Painted Vessels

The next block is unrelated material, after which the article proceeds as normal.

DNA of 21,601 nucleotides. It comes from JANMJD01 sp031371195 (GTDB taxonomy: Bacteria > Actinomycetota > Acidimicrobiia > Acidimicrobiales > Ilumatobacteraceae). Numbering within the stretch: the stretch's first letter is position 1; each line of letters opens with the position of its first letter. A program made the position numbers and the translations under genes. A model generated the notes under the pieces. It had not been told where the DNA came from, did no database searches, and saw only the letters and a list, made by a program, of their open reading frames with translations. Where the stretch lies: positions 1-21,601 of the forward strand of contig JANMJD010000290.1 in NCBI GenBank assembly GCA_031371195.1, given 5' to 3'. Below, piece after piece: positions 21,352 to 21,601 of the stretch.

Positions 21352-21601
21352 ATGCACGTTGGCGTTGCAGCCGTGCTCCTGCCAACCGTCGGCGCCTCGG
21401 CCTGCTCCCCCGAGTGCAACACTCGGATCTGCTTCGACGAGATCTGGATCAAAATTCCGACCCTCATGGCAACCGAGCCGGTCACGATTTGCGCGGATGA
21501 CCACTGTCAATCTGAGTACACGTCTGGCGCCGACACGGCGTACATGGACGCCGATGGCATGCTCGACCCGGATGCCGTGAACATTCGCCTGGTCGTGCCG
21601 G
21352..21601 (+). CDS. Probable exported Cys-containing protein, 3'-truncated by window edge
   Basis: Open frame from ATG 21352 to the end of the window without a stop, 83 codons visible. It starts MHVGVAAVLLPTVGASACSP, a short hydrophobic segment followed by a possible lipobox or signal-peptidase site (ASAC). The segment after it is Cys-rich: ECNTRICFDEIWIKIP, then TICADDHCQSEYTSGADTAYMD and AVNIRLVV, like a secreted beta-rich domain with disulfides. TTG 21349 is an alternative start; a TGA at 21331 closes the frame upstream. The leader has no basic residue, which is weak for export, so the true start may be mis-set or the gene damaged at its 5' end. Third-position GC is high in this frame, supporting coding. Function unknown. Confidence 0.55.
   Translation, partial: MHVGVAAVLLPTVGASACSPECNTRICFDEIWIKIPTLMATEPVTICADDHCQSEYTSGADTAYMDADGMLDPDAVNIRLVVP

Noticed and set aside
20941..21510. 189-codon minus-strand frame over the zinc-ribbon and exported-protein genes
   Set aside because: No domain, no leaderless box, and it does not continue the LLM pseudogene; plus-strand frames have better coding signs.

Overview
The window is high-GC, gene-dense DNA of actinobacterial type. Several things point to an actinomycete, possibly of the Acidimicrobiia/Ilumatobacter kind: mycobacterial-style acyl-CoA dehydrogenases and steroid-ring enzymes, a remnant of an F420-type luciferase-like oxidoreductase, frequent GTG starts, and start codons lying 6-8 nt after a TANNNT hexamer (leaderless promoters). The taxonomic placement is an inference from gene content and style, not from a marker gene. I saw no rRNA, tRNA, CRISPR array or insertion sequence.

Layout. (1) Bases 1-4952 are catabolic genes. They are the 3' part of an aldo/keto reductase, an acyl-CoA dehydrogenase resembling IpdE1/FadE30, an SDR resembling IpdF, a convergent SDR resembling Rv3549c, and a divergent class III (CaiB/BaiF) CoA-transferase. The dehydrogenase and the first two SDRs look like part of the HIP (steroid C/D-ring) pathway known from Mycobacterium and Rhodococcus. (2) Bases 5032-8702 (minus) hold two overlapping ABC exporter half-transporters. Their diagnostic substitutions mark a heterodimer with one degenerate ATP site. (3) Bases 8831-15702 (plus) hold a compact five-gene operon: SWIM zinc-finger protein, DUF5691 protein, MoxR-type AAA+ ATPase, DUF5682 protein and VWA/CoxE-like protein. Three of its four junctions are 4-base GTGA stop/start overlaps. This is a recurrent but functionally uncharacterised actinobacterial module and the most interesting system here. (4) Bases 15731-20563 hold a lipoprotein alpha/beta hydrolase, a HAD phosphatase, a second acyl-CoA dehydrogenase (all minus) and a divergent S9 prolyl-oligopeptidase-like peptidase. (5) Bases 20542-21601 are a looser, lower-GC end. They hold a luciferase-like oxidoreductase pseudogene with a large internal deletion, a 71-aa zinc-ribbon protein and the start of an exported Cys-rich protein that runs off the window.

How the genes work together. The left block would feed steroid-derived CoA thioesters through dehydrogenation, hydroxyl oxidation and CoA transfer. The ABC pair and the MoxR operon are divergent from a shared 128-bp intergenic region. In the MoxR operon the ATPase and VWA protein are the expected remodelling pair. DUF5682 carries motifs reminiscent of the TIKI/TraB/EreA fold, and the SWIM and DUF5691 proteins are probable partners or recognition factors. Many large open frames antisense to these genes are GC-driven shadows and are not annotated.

The beaches of Alang in Gujarat don't subscribe to the picture-perfect images of holiday postcards. Here, the sands are littered with ravaged ships, creating a mood of gloom. Located on the Gulf of Khambat, Alang's ship-breaking yards recycle half of all the ships from around the world. Two people from Goa, however, discovered that not everything should be destroyed and forgotten. Over eight years, Miriam Koshy, director of Panjim-based Gallery Gitanjali, and her father-in-law Ajit Sukhija collected treasures from the ships, ranging from crockery, furniture, linen, silver and, most importantly, a collection of artwork. These artefacts are now on display at the gallery under the title "Aegir's Treasures". "The works were made by Danish, Polish and Swedish artists from the '20s to the '80s. They turned up on our shores because ships from Denmark and Norway would end up at the Alang yards," says Koshy. The show will be inaugurated on December 17 by Norwegian Ambassador Eivind S Homme, and also include an installation, images and music curated by Astri Ghosh and Koshy. The exhibition can be viewed at

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